But the more I watched other Jackass episodes on MTV, the more my revulsion turned to fascination and finally, amusement. When the films came out, I saw them in San Diego: Jackass: The Movie (2002) in Mission Valley, Jackass Number Two (2006) at the Hazard Center, and Jackass 3D (2010) in Clairemont.

I get the most laughs when the Jackasses make juvenile fun of themselves instead of others. At the same time, I have a maternal concern for the well-being of these adrenaline-fueled thrill-seekers who are handsomely paid for their pranks. I hope they will be careful and avoid injuries that may have long-term consequences.

But it’s unlikely that Johnny, Steve-O, Bam, Wee Man, or any of the other participants are open to motherly advice. They’re more interested in new stunts, the more outrageous the better. To paraphrase a Jackass leitmotif, "If they're gonna be dumb, they gotta be tough."

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Comments

Scott Marks April 9, 2012 @ 12:30 p.m.

"I thought it was cruel to mock people for their compassion and concern."

Me, too.

Yeah. Right.

You should have seen the "kill the messenger" glint in Valerie's eyes when I first exposed her to the baby-on-the-roof gag. The alternating looks of repulsion and fascination was reminiscent of someone who had just seen the curtain-shot from "Pink Flamingos" for the first time. The following week brought grown men (and a hot chick) vomiting eggnog followed by Dave Englund pretending to be homeless and eating Hershey's syrup from a diaper he found strategically placed in a nearby trash can.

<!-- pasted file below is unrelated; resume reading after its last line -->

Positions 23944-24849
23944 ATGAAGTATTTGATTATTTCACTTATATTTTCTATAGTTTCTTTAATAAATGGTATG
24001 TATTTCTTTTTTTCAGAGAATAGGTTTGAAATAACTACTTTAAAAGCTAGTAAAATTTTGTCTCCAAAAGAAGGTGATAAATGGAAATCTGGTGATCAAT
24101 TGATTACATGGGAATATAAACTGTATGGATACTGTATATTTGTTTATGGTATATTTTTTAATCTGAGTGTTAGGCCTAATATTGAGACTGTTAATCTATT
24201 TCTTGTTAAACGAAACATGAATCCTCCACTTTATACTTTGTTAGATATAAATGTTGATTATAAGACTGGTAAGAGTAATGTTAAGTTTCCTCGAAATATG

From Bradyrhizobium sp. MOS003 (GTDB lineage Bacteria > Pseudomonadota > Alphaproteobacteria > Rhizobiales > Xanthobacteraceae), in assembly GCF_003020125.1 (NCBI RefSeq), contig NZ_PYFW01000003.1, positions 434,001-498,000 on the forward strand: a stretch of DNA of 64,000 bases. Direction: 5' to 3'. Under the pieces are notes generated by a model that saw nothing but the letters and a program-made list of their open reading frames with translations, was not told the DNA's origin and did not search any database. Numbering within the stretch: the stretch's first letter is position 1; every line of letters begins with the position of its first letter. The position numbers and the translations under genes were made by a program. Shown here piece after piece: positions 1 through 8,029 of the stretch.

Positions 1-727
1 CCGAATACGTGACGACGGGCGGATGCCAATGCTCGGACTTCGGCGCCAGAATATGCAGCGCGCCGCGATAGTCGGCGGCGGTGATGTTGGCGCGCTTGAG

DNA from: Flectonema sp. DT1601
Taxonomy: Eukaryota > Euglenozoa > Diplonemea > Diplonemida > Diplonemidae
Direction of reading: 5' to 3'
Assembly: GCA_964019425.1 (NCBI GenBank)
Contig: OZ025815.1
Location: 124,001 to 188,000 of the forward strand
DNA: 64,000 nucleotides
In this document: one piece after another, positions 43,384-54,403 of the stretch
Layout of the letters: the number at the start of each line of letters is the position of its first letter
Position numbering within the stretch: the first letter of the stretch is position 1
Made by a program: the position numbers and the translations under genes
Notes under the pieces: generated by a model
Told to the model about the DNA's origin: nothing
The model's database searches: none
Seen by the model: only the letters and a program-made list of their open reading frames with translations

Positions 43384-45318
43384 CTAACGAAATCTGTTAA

We have seen countless films on TV -- she owes me big time for her encyclopedic knowledge of Bob Hope vehicles -- but unless Valerie makes a rare cameo at a press screening, we seldom occupy the same theatre. "Jackass" is different. David "Infidel" Elliott is not a fan of the series and quit after Part 1. Valerie fails to mention that I was with her at each theatrical showing of the trilogy.

Valerie is a lifelong friend. From her flows knowledge of classical music, dance, and decorum -- not normally my strong suits. During Val's tenure at SDNN she proved to be a more than capable and extremely knowledgeable (and patient) editor. In exchange I introduced her to a band of tawdry mental patients eager to take a doody bath in an upside-down Port-O-San while photographed in the screen-piercing grandeur of 3D. We're even!